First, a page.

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Options open to state firms for Cairn India bid - source
NEW DELHI/MUMBAI |
NEW DELHI/MUMBAI (Reuters) - All options are open for Indian state energy firms to make a counter-bid to London-based Vedanta Resources' $9.6 billion offer for control of Cairn India, an oil ministry source said.
The senior oil ministry official, who declined to be identified, was speaking to Reuters after a media report, citing unnamed sources, said Oil and Natural Gas Corp (ONGC), GAIL and Oil India were considering a joint bid for Cairn India, a unit of the UK's Cairn Energy.
ONGC, Oil India and GAIL have held informal talks on a joint bid for Cairn India even as the ministry is looking at legal options to deny Vedanta approval for its planned deal, a Press Trust of India (PTI) report carried on NDTV Profit's website said on Monday, citing sources familiar with the development.
PTI said the oil ministry was uncomfortable with billionaire Anil Agarwal-owned Vedanta Group buying a majority stake in Cairn India while India's Mint newspaper, citing an unnamed petroleum ministry official, said the government wanted ONGC to be given a chance to buy the holding.
The oil ministry has not given any direction to state firms to make a counter bid for Cairn India, the oil ministry source told Reuters.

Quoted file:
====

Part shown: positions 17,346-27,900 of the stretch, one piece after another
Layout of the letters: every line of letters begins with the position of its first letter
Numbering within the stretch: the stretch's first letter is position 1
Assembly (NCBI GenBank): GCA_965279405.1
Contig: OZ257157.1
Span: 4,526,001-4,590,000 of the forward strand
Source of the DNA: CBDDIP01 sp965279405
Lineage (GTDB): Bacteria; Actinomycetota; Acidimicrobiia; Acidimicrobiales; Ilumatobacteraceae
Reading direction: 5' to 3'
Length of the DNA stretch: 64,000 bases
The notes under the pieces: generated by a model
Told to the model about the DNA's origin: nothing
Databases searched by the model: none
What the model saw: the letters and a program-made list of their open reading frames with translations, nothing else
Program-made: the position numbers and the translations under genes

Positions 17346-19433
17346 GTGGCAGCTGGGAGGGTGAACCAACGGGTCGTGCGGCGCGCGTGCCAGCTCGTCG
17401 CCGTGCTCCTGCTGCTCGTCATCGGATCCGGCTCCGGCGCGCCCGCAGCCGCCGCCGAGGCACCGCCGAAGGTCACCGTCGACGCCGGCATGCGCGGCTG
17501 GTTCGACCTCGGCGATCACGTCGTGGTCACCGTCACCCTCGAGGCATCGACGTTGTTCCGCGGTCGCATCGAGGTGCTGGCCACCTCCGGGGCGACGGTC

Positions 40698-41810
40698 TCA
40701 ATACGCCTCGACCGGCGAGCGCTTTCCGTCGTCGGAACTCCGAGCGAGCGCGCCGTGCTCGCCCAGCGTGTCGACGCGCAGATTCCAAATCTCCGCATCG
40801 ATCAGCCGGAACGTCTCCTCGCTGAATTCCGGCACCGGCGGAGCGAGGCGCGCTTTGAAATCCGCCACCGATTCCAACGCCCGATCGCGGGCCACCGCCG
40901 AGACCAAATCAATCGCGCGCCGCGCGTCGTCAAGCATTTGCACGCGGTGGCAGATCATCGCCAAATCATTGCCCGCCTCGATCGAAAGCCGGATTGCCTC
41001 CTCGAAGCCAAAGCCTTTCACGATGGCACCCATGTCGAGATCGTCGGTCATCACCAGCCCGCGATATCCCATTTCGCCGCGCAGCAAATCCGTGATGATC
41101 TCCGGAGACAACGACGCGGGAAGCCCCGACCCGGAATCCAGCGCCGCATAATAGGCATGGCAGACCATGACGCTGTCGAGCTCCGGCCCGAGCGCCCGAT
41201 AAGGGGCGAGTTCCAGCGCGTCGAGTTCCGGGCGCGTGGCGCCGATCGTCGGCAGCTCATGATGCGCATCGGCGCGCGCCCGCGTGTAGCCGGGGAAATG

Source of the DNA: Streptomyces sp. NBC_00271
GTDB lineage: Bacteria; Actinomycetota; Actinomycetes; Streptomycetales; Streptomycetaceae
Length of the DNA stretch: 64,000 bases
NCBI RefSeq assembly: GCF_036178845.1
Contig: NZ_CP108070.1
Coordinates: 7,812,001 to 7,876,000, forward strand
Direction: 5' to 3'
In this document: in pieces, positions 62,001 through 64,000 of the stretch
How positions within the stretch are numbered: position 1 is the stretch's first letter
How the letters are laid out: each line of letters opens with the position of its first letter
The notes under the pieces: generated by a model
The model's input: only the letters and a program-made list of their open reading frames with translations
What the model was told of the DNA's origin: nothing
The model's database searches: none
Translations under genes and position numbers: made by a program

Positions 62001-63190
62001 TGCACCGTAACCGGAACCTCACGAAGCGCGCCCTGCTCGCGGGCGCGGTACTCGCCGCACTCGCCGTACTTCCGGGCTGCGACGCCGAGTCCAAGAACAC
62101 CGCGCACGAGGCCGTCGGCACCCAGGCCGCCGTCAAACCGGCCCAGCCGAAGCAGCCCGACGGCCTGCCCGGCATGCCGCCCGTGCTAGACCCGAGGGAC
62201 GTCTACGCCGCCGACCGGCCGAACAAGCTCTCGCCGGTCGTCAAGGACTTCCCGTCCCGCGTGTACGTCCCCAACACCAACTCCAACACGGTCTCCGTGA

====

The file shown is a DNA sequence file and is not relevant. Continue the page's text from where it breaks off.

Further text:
A banking source familiar with the matter told Reuters that ONGC, Oil India and GAIL - all state-controlled - were considering a joint bid for Cairn India. The companies had not yet mandated any banks for a deal, the source said.
ONGC, Oil India and GAIL declined to comment.
S.P. Tulsian, an independent investment analyst and petroleum sector expert, said a state consortium bid for Cairn India was unlikely.
"The (Vedanta) deal is not undervalued, and if someone is going to pay more than 405 rupees a share, then it will be too expensive," he said.
Cairn India shares closed slightly lower on Monday at 343.35 rupees. Shares in its parent firm were about 1 percent higher in London trade on Monday, while Vedanta shares were flat.
ONGC IN FRONT?
The government consortium would be led by ONGC, which would take at least a 50 percent stake, while GAIL and Oil India would hold stakes of 20-25 percent, the PTI report said.
ONGC has informal commitments for up to $10 billion in funding, the report said, citing another source.
On Aug 16, Vedanta Resources said it had agreed to spend up to $9.6 billion to buy a majority stake in Cairn India from its UK-based parent.
Cairn India has been viewed in the industry as a possible takeover target. In August 2009, the company began pumping crude from its block in the Mangala oil field in the western Indian state of Rajasthan, the first major crude oil discovery in the energy-hungry nation in two decades.
"Cairn India has been looking for a buyer for quite some time and the company must have sent feelers to the state-run energy firms before striking the deal with Vedanta," Tulsian said.
Cairn India holds a 70 percent stake in the Rajasthan oil block, called RJ-ON-90/1, while ONGC holds the balance.
The Vedanta deal needs Indian government approval because Cairn India has production-sharing contracts (PSCs) with the government for oil and gas exploration blocks. According to the agreement, any ownership change will need federal approval.
Approval from partner ONGC is also required for any change of ownership.
(Additional reporting by Sumeet Chatterjee; Editing by Surojit Gupta and Tony Munroe)
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